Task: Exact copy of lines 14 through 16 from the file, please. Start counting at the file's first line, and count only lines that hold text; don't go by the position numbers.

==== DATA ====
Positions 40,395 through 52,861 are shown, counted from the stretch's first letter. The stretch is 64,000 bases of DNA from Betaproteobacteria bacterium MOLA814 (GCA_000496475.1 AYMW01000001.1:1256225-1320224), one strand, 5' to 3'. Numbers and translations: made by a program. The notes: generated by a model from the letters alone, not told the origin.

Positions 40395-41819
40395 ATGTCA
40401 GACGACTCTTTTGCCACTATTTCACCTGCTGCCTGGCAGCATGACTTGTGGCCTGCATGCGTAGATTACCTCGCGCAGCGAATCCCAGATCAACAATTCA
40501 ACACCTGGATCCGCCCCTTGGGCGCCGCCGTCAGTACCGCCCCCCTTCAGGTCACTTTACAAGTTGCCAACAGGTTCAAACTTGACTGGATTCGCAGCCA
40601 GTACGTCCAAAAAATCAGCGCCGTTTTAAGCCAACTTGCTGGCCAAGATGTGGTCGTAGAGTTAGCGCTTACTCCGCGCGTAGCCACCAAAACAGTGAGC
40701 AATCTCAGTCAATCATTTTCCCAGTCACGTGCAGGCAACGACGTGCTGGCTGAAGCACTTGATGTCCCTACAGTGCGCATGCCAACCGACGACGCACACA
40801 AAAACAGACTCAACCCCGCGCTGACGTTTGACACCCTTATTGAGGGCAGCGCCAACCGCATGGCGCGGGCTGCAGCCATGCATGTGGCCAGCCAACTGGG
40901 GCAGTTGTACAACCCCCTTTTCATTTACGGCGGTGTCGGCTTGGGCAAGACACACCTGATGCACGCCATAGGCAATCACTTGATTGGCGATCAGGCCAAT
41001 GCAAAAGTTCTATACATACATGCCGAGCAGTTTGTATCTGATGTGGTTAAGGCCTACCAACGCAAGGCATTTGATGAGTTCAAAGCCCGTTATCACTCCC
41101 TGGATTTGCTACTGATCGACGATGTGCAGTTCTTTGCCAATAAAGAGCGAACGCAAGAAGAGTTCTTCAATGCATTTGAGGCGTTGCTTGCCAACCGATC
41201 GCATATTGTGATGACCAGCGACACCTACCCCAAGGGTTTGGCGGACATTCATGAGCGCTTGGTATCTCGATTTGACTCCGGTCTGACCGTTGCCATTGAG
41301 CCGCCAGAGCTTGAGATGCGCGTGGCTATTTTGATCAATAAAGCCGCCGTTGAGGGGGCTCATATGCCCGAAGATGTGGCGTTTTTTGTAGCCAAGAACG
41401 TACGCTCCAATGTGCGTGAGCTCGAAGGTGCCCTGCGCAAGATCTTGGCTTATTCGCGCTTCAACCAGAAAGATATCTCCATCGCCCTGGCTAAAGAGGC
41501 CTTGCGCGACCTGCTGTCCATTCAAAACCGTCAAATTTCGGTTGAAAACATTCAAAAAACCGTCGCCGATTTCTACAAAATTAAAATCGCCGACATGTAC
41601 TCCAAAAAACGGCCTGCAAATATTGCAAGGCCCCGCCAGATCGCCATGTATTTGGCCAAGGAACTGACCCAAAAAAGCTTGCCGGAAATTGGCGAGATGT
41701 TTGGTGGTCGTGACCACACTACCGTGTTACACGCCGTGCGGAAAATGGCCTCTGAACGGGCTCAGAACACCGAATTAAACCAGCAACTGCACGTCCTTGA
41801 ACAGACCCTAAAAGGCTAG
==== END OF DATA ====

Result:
41401 TACGCTCCAATGTGCGTGAGCTCGAAGGTGCCCTGCGCAAGATCTTGGCTTATTCGCGCTTCAACCAGAAAGATATCTCCATCGCCCTGGCTAAAGAGGC
41501 CTTGCGCGACCTGCTGTCCATTCAAAACCGTCAAATTTCGGTTGAAAACATTCAAAAAACCGTCGCCGATTTCTACAAAATTAAAATCGCCGACATGTAC
41601 TCCAAAAAACGGCCTGCAAATATTGCAAGGCCCCGCCAGATCGCCATGTATTTGGCCAAGGAACTGACCCAAAAAAGCTTGCCGGAAATTGGCGAGATGT